The Short Lives Of Testamentary And Family Trusts
Trusts, which are colloquially known as “testamentary” or “family trusts” have one thing in common. That is that the Trustee can pick and choose from within a wide group of beneficiaries how to distribute the trust income and capital from time to time.
This provides significant opportunity for a reduction of various taxes, protection from creditors and estate planning generally. However, unlike companies, such trusts cannot go on forever.
Rule against Perpetuities
In Australia and other common law countries, a general rule, known as the “Rule against Perpetuities”, fixes a period beyond which the trust can no longer work in that way. At the end of that period, the trust will become a fixed one, identified beneficiaries become entitled to the trust fund and the trust may have to be handed over to them. That is referred to as the trust “vesting”. The date of this vesting is often referred in trust documents as the “vesting date”, “distribution date” or something else.
The maximum period
The maximum period is 80 years in New South Wales, and several other states. However, many testamentary trusts and family trusts have set their vesting dates at a maximum far less than 80 years. This is particularly the case with such trusts set up before 1990 but even some trusts set up after that date have reduced periods.
Gina Rinehart family litigation
The well publicised litigation within the Gina Reinhart family relating to the Hope Margaret Handcock Trust, is a timely reminder of the problems which can arise from a family trust having a vesting date.
The problems with trusts vesting
Usually, the document setting up the trust (a will or a trust deed) will describe who the beneficiaries are who will become entitled to the trust fund on the vesting date. For example, it might provide that the trust fund must go in equal shares to the children of a named person. Some provide that it shall be divided equally amongst all of the beneficiaries described in the document who are alive on the vesting date, in equal shares. But some say nothing about who shall become entitled to the trust fund.
Some of the problems this can create are:-
- significant Capital Gains Taxes and stamp duties becoming payable;
- the trust fund or, a share of it, passing to the creditors of one of the beneficiaries who has become bankrupt;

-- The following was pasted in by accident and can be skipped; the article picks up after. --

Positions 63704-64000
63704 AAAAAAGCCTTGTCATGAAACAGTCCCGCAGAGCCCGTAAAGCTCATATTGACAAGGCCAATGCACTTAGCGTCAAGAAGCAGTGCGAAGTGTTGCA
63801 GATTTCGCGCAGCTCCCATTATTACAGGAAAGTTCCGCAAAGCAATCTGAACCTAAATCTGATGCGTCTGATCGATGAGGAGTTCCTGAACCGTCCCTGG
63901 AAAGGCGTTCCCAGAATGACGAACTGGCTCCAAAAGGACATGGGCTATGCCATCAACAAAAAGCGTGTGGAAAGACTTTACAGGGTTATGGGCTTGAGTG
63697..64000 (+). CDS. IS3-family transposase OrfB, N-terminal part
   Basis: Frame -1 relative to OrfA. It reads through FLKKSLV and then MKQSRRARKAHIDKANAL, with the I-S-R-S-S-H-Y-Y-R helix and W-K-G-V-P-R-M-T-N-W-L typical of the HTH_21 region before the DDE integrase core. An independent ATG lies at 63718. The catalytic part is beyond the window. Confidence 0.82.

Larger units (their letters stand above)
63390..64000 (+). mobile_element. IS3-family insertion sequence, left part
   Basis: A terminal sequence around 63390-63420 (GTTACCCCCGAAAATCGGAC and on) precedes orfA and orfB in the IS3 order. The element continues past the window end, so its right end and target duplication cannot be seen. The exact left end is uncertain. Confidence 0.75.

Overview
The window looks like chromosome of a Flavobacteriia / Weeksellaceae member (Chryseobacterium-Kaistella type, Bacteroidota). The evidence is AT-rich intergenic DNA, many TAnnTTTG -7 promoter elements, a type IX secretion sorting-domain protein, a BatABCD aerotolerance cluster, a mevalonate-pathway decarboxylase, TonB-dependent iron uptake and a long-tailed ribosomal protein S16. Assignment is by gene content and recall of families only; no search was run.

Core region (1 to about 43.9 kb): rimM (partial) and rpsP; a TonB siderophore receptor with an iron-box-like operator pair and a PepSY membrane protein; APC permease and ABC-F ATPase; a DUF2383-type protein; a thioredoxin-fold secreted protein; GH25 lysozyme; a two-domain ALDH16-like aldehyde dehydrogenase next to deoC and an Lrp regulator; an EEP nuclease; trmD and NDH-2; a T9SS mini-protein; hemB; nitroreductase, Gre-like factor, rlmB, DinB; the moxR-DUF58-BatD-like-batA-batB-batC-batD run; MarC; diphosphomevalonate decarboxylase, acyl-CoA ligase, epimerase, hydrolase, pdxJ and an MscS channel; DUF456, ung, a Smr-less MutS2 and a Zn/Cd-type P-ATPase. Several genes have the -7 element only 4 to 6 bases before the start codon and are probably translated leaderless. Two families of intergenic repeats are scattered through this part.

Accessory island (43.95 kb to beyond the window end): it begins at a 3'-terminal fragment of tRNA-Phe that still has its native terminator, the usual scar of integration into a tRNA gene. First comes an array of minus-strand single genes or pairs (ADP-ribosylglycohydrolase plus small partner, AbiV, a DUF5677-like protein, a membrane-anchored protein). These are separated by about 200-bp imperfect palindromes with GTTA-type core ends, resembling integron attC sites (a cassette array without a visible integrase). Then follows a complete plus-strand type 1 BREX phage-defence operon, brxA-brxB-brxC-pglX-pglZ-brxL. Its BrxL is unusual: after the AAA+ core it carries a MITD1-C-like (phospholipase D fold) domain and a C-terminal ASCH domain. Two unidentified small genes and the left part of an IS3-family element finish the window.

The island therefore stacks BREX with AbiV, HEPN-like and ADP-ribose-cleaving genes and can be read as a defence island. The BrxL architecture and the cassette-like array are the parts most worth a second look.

- the trust fund passing to someone never intended to take the fund such as a son-in-law or daughter-in-law;
- where the description of the beneficiaries is very wide (as is usually the case) a vast and unintended number of the beneficiaries becoming entitled to the fund;
- where it appears that there is no one entitled to the trust fund, possibly all of it passing to the government;
- where the vesting date has passed, but when overlooked, the trustee paying money or transferring assets to people who are no longer entitled; and
- exposing the trustee to personal risk.
How to avoid early or accidental vesting
Act, before it is too late. This involves:-
- checking the vesting date in the will or trust deed and the provisions there about what happens on the vesting date then;
- if desirable and so advised, taking one of the following options:-
- extending the vesting date if the vesting date has not yet arrived and the will or trust deed permits this or it is possible to do so by agreement with the beneficiaries;
- staggering trust distributions over a period of time before the vesting date; or
- making an application to the Court to extend or vary the Trust Deed (although this is the most difficult and expensive course of action to follow).
Consult with us
If you provide us with copies of all of the trust documents setting out the terms of the trust, that is to say, the will or trust deed and all amendments which have been made to it, we can provide you with a fixed price quote to review them and outline for you the options which appear to be available to you. Contact John Stinson, Michaela Money or Louise Bedson on 9222 8000 or email to email@example.com.
The comments in this article are of a general nature. It is assumed that no one will rely on them except for the purposes of obtaining legal advice from a qualified lawyer or other professional.